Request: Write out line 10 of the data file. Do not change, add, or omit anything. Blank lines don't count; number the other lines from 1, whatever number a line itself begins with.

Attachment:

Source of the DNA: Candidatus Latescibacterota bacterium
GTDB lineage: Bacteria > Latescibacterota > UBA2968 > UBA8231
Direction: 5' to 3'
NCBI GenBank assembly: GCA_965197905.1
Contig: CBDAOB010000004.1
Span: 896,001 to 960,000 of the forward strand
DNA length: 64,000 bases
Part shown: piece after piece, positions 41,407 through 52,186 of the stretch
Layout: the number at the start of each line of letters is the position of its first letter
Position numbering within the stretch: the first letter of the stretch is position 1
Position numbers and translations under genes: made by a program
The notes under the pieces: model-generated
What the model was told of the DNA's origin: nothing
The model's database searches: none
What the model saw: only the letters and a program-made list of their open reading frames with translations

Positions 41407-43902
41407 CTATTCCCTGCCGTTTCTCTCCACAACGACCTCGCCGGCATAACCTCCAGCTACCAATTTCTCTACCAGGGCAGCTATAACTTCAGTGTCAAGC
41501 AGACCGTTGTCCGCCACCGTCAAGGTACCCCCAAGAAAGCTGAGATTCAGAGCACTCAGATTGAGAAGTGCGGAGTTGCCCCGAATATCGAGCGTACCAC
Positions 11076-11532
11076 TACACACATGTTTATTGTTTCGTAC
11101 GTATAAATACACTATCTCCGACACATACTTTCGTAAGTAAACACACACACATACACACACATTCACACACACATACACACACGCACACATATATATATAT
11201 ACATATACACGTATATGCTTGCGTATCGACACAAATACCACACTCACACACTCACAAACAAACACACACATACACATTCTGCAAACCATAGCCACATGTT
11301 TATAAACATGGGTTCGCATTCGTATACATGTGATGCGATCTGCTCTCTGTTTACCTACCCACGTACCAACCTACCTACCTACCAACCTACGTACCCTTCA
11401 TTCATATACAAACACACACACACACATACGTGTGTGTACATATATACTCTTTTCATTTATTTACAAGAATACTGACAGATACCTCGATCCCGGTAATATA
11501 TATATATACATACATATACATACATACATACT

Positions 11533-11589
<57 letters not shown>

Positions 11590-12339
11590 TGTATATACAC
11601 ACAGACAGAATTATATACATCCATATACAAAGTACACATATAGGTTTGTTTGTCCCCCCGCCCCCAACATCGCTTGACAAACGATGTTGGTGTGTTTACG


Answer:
Position numbering within the stretch: the first letter of the stretch is position 1